Moscardini fritti, so tasty……. Yes, here I am taking pictures of food in a restaurant, which is annoying. It is for research, I swear! We had such delicious food at Da Tony, and I want to try making some of these at home, if I can find some semi-decent seafood.

Tagliatelle alla scoglio
Tagliatelle alla scoglio (scoglio roughly means rock emerging from the sea): cozze, vongole calamari (mussels, clams, squid), scampi, cherry tomatoes, garlic, parsley, mmm…..

Tagliolini with coda di rospo, pachini and rughetta
Tagliolini with coda di rospo, pachino and rughetta. Very tasty.

Now, if I had brought along Daniel Etherington’s excellent guide Italian names for fish and seafood, I would have known what I was eating……..

coda di rospo – what a great name. It literally means “tail of the toad” or “toad’s tale”. The other common name for this fish is rana pescatrice, “frog fisherwoman”. Slightly more prosaically, we call this type of monkfish “anglerfish” (Lophius piscatorius), though other English names are frog-themed. Some more colourful Italian names are: diavolo de mar (“sea-devil”, also a name used in English apparently), rospo di fango (“mud-toad”), pisatrice nera, etc. Novel names aside though, the angler is really one of the core species to not eat, and it’s been on the Greenpeace Red List since 2010. Even the UK Marine Conservation society rates it as 4 (with 5 the worst).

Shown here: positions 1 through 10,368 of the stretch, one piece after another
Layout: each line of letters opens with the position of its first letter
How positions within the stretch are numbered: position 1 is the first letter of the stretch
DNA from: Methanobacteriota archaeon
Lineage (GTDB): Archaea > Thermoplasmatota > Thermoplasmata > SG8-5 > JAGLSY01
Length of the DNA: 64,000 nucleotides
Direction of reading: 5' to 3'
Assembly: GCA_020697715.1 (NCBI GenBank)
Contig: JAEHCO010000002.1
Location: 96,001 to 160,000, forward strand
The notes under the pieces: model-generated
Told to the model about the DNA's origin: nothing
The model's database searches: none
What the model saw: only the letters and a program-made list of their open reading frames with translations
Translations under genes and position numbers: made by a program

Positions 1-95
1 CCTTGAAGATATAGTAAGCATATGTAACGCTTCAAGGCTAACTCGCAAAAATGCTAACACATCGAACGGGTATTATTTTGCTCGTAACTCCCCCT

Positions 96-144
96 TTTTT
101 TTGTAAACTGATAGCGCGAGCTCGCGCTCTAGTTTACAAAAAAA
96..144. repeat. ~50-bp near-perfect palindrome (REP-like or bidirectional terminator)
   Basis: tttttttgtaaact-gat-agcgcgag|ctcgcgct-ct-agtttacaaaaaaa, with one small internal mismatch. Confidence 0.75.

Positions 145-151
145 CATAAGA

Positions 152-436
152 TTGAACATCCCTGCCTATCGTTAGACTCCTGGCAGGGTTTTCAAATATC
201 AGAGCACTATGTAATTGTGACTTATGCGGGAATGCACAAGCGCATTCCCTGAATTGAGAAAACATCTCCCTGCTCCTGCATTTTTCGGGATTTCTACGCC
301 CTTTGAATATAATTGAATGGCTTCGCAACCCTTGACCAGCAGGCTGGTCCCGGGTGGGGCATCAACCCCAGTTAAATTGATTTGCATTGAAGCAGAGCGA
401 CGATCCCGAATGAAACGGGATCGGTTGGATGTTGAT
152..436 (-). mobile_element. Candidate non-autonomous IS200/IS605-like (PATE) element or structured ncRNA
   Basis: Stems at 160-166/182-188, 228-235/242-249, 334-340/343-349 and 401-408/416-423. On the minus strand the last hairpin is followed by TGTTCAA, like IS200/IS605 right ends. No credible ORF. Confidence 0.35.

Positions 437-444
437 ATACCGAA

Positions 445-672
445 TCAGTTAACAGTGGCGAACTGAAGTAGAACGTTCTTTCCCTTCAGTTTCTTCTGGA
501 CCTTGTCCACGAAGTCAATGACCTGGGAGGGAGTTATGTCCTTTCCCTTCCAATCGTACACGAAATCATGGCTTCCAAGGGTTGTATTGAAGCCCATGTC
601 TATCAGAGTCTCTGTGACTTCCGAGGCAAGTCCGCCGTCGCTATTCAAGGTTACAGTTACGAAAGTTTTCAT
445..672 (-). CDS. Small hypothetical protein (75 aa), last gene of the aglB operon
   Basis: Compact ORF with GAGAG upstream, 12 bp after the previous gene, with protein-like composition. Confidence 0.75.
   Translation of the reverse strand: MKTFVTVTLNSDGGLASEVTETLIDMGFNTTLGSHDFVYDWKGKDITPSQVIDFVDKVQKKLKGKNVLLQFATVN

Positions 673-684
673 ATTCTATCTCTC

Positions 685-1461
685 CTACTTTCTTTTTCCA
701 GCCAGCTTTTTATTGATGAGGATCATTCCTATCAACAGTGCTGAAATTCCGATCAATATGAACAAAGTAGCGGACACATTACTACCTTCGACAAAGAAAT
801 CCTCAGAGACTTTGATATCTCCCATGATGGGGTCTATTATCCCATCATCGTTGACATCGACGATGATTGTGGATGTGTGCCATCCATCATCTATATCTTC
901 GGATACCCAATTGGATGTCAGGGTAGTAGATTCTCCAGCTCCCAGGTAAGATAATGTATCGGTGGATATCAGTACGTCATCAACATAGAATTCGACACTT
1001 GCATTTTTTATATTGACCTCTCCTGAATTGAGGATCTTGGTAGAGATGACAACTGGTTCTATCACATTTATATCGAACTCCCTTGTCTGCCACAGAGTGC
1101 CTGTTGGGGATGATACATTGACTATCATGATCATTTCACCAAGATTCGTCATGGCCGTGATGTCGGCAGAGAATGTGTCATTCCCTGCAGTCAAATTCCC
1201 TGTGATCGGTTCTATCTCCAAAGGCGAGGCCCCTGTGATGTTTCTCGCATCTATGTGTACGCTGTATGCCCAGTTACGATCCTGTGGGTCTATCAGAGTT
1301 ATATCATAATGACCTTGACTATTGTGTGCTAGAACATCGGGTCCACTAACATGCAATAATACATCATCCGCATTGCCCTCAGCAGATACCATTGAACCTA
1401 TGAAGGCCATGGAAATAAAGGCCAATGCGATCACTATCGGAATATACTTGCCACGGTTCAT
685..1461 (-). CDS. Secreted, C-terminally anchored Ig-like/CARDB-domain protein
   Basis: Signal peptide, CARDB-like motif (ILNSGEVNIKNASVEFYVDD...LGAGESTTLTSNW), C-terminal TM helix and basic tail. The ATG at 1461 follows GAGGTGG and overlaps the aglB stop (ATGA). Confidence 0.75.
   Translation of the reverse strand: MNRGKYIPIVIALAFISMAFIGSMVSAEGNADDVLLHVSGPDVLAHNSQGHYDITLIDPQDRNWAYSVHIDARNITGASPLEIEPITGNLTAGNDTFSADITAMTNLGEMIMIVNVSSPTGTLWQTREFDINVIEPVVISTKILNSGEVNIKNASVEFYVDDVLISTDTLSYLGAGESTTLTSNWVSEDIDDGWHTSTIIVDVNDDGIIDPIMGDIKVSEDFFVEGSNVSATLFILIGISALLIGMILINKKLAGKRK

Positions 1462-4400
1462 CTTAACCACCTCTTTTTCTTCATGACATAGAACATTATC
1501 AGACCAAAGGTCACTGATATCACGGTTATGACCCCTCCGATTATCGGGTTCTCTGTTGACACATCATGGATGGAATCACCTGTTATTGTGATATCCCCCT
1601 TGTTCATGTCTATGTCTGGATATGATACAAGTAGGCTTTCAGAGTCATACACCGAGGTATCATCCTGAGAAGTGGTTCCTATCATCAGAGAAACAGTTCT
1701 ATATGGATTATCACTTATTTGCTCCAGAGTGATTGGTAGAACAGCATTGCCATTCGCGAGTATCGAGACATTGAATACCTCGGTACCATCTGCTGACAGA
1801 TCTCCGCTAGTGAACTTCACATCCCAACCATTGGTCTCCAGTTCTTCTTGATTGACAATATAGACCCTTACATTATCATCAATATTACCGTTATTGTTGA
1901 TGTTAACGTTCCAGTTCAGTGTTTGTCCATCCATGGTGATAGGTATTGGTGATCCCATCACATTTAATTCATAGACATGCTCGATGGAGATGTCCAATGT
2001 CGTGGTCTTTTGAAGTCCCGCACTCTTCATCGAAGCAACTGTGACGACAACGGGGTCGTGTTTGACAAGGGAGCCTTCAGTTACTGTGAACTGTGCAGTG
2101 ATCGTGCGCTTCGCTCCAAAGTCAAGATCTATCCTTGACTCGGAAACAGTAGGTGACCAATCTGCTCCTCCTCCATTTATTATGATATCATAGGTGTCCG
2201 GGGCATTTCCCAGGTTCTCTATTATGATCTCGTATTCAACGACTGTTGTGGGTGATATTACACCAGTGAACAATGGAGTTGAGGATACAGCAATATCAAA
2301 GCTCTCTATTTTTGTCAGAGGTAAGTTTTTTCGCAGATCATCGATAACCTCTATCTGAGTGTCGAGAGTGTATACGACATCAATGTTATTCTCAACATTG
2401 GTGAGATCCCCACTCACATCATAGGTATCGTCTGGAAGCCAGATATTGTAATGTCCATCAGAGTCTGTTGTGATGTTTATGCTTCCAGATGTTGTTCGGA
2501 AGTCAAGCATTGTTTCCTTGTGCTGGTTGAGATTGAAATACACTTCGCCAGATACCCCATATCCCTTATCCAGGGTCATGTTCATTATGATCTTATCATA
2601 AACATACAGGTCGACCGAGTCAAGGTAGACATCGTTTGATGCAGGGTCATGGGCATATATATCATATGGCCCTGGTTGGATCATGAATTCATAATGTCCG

Spaghetti alla vongole
Spaghetti alle vongole, the classic

Riso con crema di scampi
Riso con crema di scampi

Tagliolini con scampi
Tagliolini con limone e scampi, very light and fresh

This is all making me really hungry….. Now, some seafood for dinner, I think. Tonight we are making a recent Venetian-inspired recipe from The Telegraph, which looked fun: Sardines with Campari, peach and fennel recipe. Must go start the sardines now, they are already marinating in grated peaches and Campari. If we could then add the sound of the waves, a nice sunset and an evening sea breeze, it would be just perfect!

Skagentårta: Swedish seafood cheesecake

Skagentårta